The artist’s use of color and the lines are exquisite. The overall look of the piece is balanced and harmonious.
Critics of mid-nineteenth-century sculpture in France called attention to its often slavish mimicry of ancient works and to the pomposity of public monuments. Charles Baudelaire attacked on a more fundamental level in his 1846 essay, "Why Sculpture Is Boring," which decried the limitations of three-dimensional sculptural representation in comparison to painting, arguably a more versatile and evocative medium. A later shift in taste toward a freer and more naturalistic style is exemplified by the work of Second Empire sculptor Jean-Baptiste Carpeaux. Breaking with traditional approaches to historical subjects and portraiture, Carpeaux infused his sculpture with a previously unseen freedom and immediacy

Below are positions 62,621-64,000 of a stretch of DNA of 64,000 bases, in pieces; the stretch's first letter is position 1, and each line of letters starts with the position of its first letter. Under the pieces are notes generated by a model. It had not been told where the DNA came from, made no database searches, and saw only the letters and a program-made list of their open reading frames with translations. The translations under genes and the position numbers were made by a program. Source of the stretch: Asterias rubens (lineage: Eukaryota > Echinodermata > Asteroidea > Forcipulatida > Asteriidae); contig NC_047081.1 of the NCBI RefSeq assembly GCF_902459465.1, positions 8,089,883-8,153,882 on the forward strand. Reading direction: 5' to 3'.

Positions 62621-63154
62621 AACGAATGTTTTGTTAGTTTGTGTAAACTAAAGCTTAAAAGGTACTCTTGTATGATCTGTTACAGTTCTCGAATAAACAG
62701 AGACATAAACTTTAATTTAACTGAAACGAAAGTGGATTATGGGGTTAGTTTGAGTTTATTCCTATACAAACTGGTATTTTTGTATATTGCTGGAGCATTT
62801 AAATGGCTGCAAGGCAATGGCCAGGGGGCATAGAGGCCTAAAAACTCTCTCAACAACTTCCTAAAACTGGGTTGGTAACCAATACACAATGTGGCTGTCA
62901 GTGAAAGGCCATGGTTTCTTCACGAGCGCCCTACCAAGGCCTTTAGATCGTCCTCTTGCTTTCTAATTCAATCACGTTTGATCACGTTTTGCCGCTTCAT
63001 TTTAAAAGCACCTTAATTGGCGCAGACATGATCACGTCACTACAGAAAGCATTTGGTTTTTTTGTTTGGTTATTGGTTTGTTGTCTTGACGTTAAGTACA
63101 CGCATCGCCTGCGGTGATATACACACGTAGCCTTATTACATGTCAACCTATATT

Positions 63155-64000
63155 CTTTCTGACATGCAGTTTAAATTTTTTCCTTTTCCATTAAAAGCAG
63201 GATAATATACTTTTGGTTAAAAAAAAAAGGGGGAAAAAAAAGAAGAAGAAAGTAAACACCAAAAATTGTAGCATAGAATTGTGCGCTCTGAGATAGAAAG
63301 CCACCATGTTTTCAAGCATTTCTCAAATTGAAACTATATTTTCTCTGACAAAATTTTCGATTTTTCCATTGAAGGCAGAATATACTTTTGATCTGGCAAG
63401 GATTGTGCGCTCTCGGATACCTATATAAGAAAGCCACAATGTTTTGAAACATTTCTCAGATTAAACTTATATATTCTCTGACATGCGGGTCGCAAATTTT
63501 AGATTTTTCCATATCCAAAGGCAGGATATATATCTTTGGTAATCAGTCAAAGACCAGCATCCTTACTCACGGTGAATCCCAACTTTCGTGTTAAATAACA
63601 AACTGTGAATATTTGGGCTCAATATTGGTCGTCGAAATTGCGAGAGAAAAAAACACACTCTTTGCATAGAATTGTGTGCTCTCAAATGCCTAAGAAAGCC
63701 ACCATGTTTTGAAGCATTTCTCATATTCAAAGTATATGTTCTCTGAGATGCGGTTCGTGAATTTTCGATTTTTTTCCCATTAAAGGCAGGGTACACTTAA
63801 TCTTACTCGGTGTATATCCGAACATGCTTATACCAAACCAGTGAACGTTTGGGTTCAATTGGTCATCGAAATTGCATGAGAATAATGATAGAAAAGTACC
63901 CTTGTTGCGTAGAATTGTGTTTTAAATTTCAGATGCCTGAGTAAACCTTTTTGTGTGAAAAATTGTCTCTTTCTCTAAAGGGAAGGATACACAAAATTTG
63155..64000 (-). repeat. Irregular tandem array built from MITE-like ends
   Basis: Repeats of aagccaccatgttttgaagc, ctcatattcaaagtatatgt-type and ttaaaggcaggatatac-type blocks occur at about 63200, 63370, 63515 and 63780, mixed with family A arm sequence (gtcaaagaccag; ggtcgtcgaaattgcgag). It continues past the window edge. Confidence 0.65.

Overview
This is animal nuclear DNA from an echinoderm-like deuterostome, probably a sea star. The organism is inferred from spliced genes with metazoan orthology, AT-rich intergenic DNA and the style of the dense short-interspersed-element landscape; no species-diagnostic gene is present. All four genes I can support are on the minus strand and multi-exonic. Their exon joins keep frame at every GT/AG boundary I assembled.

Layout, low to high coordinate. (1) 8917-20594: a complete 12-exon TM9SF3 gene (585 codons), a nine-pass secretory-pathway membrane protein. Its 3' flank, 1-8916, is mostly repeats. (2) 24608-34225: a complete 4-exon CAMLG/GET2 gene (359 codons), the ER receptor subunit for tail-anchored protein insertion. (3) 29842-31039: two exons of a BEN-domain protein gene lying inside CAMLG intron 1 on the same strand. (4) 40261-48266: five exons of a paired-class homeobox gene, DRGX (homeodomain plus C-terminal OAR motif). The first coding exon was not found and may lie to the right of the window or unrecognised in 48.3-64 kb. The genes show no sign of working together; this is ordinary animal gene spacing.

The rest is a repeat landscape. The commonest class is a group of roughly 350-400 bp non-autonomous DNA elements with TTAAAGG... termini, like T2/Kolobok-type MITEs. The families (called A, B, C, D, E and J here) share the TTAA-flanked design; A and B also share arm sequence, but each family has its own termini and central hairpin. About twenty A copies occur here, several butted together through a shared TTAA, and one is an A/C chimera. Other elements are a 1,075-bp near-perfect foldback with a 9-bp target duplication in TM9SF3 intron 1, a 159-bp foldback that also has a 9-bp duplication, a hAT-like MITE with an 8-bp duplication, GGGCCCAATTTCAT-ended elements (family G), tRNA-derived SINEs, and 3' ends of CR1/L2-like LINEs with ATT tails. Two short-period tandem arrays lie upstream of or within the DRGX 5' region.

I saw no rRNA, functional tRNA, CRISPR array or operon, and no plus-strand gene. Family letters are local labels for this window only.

When I look at this particular piece of sculpture, The first thing that come to mind is that the artist put a lot of Emphasis on the facial expressions of the characters. Also that the human forms are balanced within the space given.
Jean-Baptiste Carpeaux (1827–1875) | Thematic Essay | Heilbrunn Timeline of Art History | The Metropolitan Museum of Art: http://www.metmuseum.org/toah/hd/carp/hd_carp.htm [continues]
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